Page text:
Process

Great reviews, first draft of prequel complete

My first novel, Sins of Omission, is enjoying uniformly positive reviews on Amazon and Goodreads. I’ve had sales in three countries outside the US. I’m pleased with the way this is going.

Meanwhile, I finished the first draft of my “prequel” to Sins, tentatively titled Breaking News. This story picks up my reporter/protagonist, Alan Rudberg, in 2008 as he’s covering the presidential and Oregon senatorial campaigns. An anonymous source mails him photocopies of bid documents and an invoice suggesting an eastern Oregon politician is soliciting kickbacks in return for business with his county. Those who’ve read Sins know that the ensuing investigation marks a major turning point in Rudberg’s career.

Although I began plotting the book in September, the actual draft was written as part of National Novel Writing Month, a 30-day period during which established and aspiring novelists throughout the world bang out a 50,000-page draft.

As anyone who’s been through this before knows, the first draft is the easy part of the process, provided you have a working outline. The hard work lies in the editing. This involves more than just grammar- and spell-checking. Plot elements may change, scenes will shift, and entire chapters are rewritten from scratch. Parts of Sins went through five rewrites.

All this is to say that you won’t be seeing Breaking News until early spring at the earliest.

Meanwhile, enjoy reading Sins and — please — when you’ve finished it, leave a review on Amazon.

Thanks.

Editing? Let your computer read to you.

One of the best ways to edit your writing is to read it aloud. A member of my writer’s group suggests an improvement on the technique: have the computer read to you while you follow the text to check punctuation.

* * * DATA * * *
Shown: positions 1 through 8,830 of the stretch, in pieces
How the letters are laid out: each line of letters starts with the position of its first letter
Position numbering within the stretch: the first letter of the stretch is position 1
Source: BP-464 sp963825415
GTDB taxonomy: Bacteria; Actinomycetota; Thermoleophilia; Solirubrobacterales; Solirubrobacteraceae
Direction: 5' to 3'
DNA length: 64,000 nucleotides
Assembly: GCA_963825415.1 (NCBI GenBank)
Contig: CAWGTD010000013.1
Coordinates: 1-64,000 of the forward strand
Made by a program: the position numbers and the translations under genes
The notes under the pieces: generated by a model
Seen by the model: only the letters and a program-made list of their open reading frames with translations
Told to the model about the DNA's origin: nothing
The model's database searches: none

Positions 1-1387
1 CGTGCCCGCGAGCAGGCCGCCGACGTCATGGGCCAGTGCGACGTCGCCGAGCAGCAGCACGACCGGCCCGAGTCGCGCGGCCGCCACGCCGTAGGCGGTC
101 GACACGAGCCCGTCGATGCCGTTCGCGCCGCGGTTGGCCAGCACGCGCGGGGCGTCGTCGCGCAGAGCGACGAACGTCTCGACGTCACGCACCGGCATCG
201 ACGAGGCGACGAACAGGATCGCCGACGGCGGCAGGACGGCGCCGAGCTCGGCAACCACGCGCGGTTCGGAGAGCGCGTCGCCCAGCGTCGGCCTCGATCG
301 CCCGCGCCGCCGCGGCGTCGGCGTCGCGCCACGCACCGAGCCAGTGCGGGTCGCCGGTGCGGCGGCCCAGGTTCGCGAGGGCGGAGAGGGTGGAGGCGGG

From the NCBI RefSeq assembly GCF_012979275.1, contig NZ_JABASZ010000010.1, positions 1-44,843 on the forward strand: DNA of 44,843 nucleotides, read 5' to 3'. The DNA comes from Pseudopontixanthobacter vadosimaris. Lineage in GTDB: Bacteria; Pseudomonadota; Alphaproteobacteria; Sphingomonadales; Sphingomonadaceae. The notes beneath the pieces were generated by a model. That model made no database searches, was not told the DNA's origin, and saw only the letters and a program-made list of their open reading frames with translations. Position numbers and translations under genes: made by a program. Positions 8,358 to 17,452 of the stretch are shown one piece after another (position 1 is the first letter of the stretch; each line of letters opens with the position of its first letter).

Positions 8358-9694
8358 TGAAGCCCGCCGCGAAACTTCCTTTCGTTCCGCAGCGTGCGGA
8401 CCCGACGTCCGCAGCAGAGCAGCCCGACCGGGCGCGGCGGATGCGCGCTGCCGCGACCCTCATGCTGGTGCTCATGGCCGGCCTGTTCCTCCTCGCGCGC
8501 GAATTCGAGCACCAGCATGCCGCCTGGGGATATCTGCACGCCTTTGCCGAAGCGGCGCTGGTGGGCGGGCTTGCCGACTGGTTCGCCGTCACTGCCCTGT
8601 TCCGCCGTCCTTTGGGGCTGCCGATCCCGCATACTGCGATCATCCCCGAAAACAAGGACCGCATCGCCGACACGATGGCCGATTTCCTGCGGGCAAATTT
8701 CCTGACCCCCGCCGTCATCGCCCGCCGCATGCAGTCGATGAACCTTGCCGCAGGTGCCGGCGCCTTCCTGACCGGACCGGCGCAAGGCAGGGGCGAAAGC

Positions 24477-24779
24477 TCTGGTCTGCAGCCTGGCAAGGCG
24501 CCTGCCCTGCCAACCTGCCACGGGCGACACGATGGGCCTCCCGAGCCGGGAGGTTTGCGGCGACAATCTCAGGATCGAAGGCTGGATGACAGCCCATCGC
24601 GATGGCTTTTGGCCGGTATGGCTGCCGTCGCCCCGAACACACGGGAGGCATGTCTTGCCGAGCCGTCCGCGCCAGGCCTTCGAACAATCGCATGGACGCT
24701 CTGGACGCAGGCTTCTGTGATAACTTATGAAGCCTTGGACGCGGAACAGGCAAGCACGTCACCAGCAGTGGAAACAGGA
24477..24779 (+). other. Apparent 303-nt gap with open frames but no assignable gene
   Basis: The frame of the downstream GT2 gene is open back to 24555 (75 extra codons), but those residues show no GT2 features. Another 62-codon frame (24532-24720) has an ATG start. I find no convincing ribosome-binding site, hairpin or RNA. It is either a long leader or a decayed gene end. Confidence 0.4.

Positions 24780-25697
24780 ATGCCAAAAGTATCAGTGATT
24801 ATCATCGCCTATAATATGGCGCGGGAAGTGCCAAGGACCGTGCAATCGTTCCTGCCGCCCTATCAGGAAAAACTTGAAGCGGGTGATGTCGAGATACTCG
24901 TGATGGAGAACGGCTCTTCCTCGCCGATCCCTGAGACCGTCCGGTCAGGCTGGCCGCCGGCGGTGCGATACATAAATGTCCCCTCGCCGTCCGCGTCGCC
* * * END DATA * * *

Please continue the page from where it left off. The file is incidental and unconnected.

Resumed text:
Both Mac and Windows operating systems have this feature under “accessibility” options. On the Mac, you simply highlight the text you want to review, press Option/Escape, and follow the text as you hear it read.

Additional tip for Mac users: “Samantha” is a more human-like voice than “Alex,” the default. You can change this under Accessibility/Speech options.

The value of writer’s groups

Earlier, I posted about The value of critiquing the work of others. Two weeks ago, it was my turn in the barrel. The South Pittsburgh Writer’s Group critiqued the first two chapters of my WIP, Sins of Omission. I got some attaboys–“Thanks for the correct punctuation,” and “An interesting story that I will buy when it comes out”–but also nearly a dozen suggestions.

Three members returned my Word draft with typed comments, questions, and suggestions in the margins. It was very helpful and showed me several things that they could see, bringing fresh eyes to the work, but that I could not.

I wasn’t able to make changes immediately–I had two direct mail projects to complete–but the delay allowed me to process the suggestions in my mind, separating the wheat from the chaff. Given two weeks in which to reflect on the advice, I made substantial edits over the past few days to structure, word choice, and characterization, plus a slew of minor edits. The results are a much improved opening and a more clearly defined secondary character.